For this add two EDMX one for the common database and other for common schema databases. When user login or what might be your scenario to choose database go to common databse and get the connection string and create object of the needed database. Here is Code sample any, if any quer let me know..

You can keep connection string regarding every other database in a table in a a common database shared by all the other database.

EntityInstance_ReviewEntities.GetContext(GetConnectionString(ClientId));


private string GetConnectionString(int TenantId)
        {
            EntityConnectionStringBuilder entityBuilder = new EntityConnectionStringBuilder();
            ISecurityRepository objSecurity = new SecurityRepository();
            string tenantConnectionString = objSecurity.GetClientConnectionString(TenantId);
            entityBuilder.ProviderConnectionString = tenantConnectionString;
            entityBuilder.Provider = "System.Data.SqlClient";
            entityBuilder.Metadata = @"res://*/ClientEntity.YourEntity.csdl|res://*/ClientEntity.ADBClientEntity.ssdl|res://*/ClientEntity.YourEntity.msl";
            return entityBuilder.ToString();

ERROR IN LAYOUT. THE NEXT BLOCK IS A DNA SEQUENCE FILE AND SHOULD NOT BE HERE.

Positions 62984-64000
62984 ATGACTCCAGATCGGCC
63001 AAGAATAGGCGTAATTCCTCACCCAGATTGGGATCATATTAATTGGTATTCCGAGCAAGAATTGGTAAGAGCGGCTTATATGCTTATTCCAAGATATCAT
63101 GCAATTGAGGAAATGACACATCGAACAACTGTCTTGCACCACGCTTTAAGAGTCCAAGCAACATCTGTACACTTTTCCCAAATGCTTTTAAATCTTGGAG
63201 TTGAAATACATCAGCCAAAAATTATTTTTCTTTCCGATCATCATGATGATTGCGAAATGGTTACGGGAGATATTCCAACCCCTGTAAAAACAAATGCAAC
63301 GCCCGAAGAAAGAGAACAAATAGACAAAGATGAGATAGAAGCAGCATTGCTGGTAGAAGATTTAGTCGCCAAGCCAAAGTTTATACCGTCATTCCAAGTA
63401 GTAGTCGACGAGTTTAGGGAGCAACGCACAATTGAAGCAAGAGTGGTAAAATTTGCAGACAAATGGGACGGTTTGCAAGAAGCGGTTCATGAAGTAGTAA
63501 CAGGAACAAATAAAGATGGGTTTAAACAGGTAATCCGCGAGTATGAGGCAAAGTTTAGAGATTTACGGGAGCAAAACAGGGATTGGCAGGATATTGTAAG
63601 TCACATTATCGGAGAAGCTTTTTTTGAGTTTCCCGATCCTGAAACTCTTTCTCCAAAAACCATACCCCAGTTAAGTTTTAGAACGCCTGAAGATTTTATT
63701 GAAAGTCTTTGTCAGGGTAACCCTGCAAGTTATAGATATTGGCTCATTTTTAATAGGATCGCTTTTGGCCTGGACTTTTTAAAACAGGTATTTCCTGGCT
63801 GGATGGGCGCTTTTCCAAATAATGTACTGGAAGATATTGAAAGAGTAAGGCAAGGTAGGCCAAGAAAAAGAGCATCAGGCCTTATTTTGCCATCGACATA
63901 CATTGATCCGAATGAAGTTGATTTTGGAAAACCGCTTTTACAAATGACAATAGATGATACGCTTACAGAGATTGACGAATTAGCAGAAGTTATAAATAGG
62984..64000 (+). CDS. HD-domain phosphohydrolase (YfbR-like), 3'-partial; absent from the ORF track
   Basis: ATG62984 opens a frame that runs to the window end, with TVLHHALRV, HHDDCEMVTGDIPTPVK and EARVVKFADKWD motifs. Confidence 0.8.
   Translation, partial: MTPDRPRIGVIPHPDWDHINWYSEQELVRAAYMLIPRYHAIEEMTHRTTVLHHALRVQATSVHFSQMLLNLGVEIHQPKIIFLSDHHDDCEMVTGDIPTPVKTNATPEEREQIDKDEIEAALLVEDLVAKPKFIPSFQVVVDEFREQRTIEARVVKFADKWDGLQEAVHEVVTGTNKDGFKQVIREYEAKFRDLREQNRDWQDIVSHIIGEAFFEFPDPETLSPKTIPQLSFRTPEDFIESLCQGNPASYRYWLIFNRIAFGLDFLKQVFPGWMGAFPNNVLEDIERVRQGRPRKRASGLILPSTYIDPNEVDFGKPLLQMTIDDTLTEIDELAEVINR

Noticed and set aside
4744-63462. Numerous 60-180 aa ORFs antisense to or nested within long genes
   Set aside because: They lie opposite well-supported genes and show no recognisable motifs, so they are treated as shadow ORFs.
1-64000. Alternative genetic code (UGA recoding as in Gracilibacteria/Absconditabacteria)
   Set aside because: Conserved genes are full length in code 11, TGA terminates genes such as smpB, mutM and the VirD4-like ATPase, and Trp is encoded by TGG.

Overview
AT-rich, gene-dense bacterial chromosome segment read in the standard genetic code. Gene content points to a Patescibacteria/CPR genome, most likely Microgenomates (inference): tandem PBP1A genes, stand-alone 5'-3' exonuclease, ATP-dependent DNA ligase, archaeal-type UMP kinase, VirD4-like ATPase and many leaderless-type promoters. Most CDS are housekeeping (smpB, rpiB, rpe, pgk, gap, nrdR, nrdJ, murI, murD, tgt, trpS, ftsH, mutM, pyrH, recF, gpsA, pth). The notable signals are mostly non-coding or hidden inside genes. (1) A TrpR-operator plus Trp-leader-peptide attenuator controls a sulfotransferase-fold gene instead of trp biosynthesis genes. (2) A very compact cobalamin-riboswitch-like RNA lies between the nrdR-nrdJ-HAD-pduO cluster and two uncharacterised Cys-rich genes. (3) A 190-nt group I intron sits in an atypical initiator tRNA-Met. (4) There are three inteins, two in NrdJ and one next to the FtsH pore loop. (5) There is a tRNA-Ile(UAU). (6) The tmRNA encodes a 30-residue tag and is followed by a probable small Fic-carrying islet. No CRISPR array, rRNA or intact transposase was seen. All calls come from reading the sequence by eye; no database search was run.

}
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0

EntityConnection.ChangeDatabase method is not supported, but SqlConnection.ChangeDatabase works fine.

So you have to use SqlConnection in entity framework database's constructor:

using MvcMyDefaultDatabase.Models;
using System.Data.Metadata.Edm;
using System.Data.SqlClient;
using System.Data.EntityClient;
using System.Configuration;
using System.Reflection;

    public ActionResult List(string Schema)
    {
        SqlConnection sqlConnection = new SqlConnection(ConfigurationManager.ConnectionStrings["MyConnectionString"].ConnectionString);

        MetadataWorkspace workspace = new MetadataWorkspace(new string[] { "res://*/" }, new Assembly[] { Assembly.GetExecutingAssembly() });

        EntityConnection entityConnection = new EntityConnection(workspace, sqlConnection);

        sqlConnection.Open();

        sqlConnection.ChangeDatabase(Schema);

        Models.MyEntities db = new MyEntities(entityConnection);

        List<MyTableRecords> MyTableRecordsList = db.MyTableRecords.ToList();

        return View(MyTableRecordsList);
    }

With this code you can read the tables with the same format (same table name and same fields) of several schema passing the database name in the "Schema" string.